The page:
A Japanese automaker Nissan Motor has begun international arbitration against India to seek more than $770 million in a dispute over unpaid state incentives, according to a person familiar with the matter and documents reviewed by Reuters.
A legal notice was sent to PM Narendra Modi last year in which Nissan sought payment of incentives due from the Tamil Nadu government as part of a 2008 agreement to set up a car manufacturing unit in the state. As per the notice, Nissan claims that the state officials have overlooked repeated requests for clearing the payment due in 2015. Even a plea by the company’s chairman Carlos Ghosn to PM Modi, sent in March last year, seeking federal intervention did not yield any results.
The notice to the state government of Tamil Nadu was sent by Nissan’s lawyers in June 2016. This notice was followed by more than twelve meetings between the federal and state officials and Nissan’s executives. This information was brought into the limelight by a person who is familiar with the matter.
The federal officials, from several ministries, have assured Nissan that payment would be made and it should not bring a legal case. But, in August, Nissan gave India an ultimatum to appoint an arbitrator and that the first arbitration hearing will be held in mid-December. A Nissan spokesperson said, “The company was committed to working with the government of India towards a resolution.”
A senior Tamil Nadu state official said the government hoped to resolve the dispute without having to go to international arbitration. “There is no discrepancy with regard to the amount due, and we are trying hard to resolve the issue,” the official told Reuters. The PMO (Prime Minister’s Office) did not respond to a mail seeking a comment on this matter.
International arbitration against India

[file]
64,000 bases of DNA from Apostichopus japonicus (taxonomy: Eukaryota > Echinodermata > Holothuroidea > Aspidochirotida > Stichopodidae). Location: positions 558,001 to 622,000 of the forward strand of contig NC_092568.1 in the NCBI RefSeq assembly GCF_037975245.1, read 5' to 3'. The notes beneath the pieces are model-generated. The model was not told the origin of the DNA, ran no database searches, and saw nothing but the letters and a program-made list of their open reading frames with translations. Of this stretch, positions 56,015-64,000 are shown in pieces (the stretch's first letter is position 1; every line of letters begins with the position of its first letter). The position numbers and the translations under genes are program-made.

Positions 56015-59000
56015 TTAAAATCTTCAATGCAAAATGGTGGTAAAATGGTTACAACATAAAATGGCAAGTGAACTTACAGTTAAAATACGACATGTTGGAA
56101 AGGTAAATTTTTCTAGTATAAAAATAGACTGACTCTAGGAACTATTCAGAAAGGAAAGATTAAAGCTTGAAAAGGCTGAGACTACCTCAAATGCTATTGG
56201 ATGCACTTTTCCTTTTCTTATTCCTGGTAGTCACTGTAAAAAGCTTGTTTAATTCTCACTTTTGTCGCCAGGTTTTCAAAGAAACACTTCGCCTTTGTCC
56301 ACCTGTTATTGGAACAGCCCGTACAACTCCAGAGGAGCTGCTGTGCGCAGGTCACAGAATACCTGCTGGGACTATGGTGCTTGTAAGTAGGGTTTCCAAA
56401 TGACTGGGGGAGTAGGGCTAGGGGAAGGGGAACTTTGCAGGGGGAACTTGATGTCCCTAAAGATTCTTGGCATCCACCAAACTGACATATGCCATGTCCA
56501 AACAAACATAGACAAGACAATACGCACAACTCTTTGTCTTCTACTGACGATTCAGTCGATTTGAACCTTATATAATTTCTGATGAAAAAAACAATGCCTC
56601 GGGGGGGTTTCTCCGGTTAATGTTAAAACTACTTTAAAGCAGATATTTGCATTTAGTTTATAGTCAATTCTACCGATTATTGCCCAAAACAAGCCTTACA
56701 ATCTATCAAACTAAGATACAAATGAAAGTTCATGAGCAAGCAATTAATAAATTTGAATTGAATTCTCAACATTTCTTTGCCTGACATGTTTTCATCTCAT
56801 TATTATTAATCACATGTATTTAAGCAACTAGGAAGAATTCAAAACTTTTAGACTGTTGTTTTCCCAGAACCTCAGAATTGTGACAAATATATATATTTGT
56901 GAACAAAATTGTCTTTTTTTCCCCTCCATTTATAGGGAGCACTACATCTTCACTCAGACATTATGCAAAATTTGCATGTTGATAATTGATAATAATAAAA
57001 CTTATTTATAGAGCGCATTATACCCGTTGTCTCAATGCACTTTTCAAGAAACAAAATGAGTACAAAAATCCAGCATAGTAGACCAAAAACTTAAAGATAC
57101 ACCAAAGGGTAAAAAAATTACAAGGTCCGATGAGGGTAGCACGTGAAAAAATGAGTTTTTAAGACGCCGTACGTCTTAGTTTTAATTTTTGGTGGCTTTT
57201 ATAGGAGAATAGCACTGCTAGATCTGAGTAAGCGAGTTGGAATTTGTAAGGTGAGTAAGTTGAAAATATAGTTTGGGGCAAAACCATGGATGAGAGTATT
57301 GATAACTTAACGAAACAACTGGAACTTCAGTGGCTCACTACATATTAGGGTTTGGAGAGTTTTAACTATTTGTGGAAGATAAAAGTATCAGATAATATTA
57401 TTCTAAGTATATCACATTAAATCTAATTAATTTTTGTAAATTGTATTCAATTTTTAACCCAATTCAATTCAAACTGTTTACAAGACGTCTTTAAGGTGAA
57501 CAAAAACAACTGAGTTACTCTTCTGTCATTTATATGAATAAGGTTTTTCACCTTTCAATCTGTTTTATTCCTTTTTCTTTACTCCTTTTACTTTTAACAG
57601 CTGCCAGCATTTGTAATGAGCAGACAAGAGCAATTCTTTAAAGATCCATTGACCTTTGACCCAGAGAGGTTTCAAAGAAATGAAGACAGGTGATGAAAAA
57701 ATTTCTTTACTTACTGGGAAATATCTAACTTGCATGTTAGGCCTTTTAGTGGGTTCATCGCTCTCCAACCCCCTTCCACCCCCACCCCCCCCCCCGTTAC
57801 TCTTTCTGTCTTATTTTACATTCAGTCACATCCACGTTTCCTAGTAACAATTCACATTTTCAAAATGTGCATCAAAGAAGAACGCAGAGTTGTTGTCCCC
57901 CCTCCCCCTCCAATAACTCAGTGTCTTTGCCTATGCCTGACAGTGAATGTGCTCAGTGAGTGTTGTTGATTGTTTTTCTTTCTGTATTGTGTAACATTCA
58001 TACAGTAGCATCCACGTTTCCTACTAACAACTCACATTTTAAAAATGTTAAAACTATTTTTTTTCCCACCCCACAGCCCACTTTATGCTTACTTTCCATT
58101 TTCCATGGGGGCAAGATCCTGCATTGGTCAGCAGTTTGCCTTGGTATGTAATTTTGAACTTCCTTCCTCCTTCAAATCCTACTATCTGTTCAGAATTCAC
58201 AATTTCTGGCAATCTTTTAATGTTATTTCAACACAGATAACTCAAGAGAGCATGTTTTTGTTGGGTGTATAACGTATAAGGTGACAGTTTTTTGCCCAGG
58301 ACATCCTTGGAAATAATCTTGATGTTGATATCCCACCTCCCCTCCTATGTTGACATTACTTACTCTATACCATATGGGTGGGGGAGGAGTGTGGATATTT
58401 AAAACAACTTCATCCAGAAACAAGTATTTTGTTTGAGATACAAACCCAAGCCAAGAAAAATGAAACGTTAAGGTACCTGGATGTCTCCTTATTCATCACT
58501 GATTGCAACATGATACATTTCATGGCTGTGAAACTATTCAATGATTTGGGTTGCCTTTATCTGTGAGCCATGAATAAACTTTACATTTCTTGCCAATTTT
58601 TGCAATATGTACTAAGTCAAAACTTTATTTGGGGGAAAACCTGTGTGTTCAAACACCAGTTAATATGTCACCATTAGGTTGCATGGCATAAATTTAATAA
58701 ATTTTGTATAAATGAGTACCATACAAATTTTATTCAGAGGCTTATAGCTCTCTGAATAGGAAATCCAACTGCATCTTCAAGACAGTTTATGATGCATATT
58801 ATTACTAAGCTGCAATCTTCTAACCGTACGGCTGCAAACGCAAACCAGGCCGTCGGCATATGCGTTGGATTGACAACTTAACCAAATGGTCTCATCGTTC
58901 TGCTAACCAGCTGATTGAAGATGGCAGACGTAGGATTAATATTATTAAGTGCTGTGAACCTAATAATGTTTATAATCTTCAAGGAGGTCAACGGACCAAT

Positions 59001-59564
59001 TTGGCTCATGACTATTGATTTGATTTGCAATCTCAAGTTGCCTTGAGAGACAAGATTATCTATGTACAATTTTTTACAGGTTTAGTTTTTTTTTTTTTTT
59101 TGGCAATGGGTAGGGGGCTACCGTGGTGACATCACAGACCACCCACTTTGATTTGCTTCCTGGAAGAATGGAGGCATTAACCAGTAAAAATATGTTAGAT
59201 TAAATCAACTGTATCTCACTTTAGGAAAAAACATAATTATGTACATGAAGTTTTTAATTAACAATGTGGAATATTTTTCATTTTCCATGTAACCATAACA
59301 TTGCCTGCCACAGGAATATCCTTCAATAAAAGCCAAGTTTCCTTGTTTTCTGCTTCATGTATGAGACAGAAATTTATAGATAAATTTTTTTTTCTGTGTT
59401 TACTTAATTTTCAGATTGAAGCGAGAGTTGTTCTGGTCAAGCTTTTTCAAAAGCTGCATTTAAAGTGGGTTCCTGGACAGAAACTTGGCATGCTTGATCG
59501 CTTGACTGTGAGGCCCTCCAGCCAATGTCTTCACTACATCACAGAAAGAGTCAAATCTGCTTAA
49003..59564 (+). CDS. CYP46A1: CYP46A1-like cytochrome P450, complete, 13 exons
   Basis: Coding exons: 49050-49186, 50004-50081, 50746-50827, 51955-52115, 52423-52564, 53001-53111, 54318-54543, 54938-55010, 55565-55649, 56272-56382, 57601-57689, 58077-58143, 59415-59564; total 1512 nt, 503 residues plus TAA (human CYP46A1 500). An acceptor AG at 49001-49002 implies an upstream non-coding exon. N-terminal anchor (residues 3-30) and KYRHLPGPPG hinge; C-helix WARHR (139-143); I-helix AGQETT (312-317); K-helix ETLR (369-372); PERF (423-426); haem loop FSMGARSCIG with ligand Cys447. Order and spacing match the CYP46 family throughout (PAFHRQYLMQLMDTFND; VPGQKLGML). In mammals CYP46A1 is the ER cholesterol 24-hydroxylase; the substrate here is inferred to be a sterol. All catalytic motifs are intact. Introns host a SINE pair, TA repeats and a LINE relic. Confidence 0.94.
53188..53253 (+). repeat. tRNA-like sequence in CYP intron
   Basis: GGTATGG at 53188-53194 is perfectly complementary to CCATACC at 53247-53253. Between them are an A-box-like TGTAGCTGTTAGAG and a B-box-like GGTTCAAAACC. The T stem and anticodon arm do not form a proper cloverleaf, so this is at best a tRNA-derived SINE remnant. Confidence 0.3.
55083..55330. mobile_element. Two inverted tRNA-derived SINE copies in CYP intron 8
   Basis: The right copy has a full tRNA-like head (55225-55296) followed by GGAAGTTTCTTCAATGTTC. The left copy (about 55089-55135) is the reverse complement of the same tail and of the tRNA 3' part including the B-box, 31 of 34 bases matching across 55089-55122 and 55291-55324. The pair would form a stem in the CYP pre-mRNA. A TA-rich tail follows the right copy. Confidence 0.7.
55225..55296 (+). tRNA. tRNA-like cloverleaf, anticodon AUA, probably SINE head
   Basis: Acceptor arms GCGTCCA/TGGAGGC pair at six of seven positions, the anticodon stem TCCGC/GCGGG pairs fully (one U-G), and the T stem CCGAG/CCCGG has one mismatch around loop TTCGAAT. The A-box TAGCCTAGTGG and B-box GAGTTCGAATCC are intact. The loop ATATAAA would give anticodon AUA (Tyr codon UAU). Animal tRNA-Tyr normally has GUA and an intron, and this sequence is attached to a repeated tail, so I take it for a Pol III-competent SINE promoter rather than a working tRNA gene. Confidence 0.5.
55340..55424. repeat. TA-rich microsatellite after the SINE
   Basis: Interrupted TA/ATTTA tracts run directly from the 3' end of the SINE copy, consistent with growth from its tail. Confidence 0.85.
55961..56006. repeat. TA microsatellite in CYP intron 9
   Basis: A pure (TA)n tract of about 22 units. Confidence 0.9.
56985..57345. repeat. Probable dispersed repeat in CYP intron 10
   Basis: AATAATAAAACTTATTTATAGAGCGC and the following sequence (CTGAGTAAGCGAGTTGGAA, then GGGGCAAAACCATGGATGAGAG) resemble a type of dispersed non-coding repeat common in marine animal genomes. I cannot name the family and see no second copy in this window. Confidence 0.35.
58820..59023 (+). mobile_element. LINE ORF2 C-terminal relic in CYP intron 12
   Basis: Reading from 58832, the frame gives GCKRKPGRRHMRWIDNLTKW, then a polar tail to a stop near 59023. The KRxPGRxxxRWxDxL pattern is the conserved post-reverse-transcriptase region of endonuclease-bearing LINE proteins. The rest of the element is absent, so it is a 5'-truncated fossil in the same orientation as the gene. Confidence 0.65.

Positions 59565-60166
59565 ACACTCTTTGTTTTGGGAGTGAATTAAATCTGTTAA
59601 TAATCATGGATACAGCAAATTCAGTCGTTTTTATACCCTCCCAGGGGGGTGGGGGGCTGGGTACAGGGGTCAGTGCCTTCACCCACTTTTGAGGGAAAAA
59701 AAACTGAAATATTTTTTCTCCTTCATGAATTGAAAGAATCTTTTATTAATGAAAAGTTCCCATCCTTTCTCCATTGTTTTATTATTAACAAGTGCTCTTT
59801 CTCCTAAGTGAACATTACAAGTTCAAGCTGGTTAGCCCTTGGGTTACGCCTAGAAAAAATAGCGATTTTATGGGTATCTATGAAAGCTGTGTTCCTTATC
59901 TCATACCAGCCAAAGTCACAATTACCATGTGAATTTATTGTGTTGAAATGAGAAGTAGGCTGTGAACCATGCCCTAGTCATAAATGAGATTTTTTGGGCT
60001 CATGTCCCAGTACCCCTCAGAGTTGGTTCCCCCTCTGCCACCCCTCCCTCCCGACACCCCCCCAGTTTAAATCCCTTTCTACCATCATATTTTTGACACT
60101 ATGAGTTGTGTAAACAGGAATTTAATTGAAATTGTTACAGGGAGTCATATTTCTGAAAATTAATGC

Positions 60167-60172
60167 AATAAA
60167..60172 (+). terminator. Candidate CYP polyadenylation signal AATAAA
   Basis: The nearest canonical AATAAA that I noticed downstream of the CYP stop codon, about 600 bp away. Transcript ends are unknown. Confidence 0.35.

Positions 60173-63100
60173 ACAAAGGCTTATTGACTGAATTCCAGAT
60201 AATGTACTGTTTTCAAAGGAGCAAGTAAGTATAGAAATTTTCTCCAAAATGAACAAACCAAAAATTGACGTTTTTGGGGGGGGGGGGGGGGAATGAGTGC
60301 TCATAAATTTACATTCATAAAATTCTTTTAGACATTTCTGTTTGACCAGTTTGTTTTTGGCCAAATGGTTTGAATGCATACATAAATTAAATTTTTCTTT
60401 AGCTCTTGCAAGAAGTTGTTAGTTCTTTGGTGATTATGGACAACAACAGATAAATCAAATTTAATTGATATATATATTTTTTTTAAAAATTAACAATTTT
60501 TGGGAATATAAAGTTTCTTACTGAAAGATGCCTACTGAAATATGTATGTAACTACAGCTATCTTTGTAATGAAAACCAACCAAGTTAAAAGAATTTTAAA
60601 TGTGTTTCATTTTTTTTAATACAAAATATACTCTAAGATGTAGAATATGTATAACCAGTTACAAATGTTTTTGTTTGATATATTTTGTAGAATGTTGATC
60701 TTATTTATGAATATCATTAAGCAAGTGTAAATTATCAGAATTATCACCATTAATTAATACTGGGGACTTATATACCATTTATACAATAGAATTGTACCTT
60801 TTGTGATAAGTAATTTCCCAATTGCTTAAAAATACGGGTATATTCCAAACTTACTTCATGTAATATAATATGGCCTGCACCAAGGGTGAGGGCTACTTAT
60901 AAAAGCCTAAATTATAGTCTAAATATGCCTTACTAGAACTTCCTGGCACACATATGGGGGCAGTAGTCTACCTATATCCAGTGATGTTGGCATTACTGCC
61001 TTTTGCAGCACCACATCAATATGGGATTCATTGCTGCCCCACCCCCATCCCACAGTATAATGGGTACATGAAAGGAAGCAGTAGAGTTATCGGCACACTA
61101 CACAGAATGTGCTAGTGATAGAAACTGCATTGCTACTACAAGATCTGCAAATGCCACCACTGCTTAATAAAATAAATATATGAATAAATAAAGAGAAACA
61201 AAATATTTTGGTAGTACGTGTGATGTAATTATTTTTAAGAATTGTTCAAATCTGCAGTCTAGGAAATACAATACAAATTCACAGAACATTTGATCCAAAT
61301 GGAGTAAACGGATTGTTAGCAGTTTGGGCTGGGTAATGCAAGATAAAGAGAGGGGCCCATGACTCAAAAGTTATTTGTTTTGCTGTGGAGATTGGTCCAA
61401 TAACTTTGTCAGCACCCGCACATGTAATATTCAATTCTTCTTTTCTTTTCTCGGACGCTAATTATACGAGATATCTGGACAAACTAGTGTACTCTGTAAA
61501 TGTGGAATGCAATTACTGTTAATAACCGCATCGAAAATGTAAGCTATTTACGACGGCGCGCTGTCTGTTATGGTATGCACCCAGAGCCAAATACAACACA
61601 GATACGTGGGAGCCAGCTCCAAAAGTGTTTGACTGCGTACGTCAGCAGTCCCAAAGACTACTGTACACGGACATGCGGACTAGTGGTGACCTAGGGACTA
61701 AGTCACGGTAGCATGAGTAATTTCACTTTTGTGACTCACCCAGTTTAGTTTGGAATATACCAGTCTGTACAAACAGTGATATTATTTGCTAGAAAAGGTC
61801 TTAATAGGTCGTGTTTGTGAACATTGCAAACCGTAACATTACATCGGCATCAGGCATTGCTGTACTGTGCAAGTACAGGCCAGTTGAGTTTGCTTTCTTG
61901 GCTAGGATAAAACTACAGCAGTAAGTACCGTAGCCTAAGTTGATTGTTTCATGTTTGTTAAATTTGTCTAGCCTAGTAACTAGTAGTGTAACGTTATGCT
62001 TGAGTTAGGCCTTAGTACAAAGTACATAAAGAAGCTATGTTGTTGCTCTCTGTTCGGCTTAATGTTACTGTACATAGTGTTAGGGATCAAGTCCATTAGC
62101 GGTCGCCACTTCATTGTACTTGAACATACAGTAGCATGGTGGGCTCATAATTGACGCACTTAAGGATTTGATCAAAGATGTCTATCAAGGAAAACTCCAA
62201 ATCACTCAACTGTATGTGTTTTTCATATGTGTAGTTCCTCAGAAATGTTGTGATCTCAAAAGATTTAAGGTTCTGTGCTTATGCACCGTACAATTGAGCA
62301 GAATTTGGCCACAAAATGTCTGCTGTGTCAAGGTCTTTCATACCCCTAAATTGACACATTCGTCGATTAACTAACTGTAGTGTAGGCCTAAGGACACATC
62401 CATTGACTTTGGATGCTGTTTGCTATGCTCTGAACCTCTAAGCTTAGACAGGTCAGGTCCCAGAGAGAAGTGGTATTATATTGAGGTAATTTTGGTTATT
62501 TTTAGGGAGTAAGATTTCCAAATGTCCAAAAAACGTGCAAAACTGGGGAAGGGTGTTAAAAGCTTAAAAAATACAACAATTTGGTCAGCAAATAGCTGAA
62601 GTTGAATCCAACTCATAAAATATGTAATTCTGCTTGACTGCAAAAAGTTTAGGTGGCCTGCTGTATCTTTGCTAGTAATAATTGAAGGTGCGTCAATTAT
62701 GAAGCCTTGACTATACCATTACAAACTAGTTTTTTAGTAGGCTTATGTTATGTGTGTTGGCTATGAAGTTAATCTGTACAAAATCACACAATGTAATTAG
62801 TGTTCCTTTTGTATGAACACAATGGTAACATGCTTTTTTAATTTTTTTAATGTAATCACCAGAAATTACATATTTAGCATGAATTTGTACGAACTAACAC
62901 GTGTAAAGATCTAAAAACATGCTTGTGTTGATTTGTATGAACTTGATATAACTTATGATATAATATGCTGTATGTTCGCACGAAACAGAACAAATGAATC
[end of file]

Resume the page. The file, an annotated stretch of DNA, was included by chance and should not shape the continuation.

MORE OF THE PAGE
The case has been brought against India for alleged violations of the Comprehensive Economic Partnership Agreement with Japan. This case is the among the latest string of international arbitration proceedings against the country by investors concerned about issues ranging from retrospective taxation to payment disputes.
India ranks the highest when it comes to pending cases filed against the nation. The number of pending cases stand at a staggering 20. This dispute between the Tamil Nadu government and the Japanese automobile manufacturer Nissan shows the challenges companies face in India and how local disputes can undermine the Modi government’s efforts to attract foreign investment. This will act adversely upon the foreign investment in the country, thereby affecting the generation of employment.
Nissan: Investments and dues
Several automakers including Ford and Hyundai Motor have set up their production in Tamil Nadu. This has earned Chennai a nickname, Detroit of South Asia. Nissan and its global alliance partner, French carmaker Renault, agreed to invest in setting up a car plant in Chennai in 2008. The then Tamil Nadu government promised several incentives like tax refunds.
Over seven years, Nissan and Renault have invested Rs 6,100 crore ($496 million) and set up a plant with annual production capacity of 480,000 vehicles, which entitled them to receive the incentives in 2015, according to the legal notice. Nissan said in 2008, that state incentive was critical to the viability and sustainability of the project.
Nissan claimed in the notice that it has an unpaid incentive of Rs 2,900 crore and Rs 2,100 crore in damages, plus interests and other costs. Nissan has less than 2% share of India’s passenger car market and it sells low-cost cars under its brand – Datsun. The company spokesperson also said that the company has created more than 40,000 direct and indirect jobs in India.